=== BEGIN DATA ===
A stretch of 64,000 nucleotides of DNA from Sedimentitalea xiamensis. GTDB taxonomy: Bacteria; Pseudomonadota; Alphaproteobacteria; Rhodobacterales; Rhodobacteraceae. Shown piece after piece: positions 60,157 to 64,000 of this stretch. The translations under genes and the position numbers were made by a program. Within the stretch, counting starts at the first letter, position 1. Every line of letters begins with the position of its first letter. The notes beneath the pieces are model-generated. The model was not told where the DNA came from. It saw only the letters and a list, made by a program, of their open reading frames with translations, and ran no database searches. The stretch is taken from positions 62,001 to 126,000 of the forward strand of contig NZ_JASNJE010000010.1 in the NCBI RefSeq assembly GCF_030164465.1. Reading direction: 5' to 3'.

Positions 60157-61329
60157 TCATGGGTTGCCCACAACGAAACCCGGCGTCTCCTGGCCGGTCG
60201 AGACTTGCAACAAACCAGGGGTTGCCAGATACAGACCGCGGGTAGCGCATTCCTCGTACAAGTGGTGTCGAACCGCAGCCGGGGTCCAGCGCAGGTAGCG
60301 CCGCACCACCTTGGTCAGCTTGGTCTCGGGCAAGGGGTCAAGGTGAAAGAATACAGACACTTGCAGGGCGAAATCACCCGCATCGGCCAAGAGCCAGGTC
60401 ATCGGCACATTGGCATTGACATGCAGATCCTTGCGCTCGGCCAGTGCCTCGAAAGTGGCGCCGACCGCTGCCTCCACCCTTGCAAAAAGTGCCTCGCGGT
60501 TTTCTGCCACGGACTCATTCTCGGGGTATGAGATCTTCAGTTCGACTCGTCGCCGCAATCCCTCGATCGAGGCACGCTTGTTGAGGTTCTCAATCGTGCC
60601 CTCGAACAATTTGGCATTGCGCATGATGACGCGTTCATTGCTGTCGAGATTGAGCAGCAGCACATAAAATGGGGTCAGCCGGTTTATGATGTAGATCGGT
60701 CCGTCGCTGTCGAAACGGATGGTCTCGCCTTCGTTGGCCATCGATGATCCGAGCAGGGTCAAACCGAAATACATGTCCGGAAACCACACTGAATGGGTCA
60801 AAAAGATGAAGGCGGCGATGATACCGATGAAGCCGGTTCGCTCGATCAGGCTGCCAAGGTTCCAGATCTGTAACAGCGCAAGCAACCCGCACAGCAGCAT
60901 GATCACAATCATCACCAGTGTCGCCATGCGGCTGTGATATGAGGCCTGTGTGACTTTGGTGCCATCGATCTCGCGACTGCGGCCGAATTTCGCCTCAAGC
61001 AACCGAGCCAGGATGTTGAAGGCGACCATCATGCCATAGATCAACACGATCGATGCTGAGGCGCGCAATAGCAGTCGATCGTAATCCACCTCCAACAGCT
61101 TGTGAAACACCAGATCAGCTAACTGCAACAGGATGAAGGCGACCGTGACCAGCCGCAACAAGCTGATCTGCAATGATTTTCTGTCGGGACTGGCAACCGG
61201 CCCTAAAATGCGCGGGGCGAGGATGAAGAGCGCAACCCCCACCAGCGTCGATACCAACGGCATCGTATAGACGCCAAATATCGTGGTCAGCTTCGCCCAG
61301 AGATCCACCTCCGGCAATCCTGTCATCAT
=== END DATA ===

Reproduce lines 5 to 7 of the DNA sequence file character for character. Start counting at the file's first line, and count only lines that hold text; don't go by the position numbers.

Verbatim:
60301 CCGCACCACCTTGGTCAGCTTGGTCTCGGGCAAGGGGTCAAGGTGAAAGAATACAGACACTTGCAGGGCGAAATCACCCGCATCGGCCAAGAGCCAGGTC
60401 ATCGGCACATTGGCATTGACATGCAGATCCTTGCGCTCGGCCAGTGCCTCGAAAGTGGCGCCGACCGCTGCCTCCACCCTTGCAAAAAGTGCCTCGCGGT
60501 TTTCTGCCACGGACTCATTCTCGGGGTATGAGATCTTCAGTTCGACTCGTCGCCGCAATCCCTCGATCGAGGCACGCTTGTTGAGGTTCTCAATCGTGCC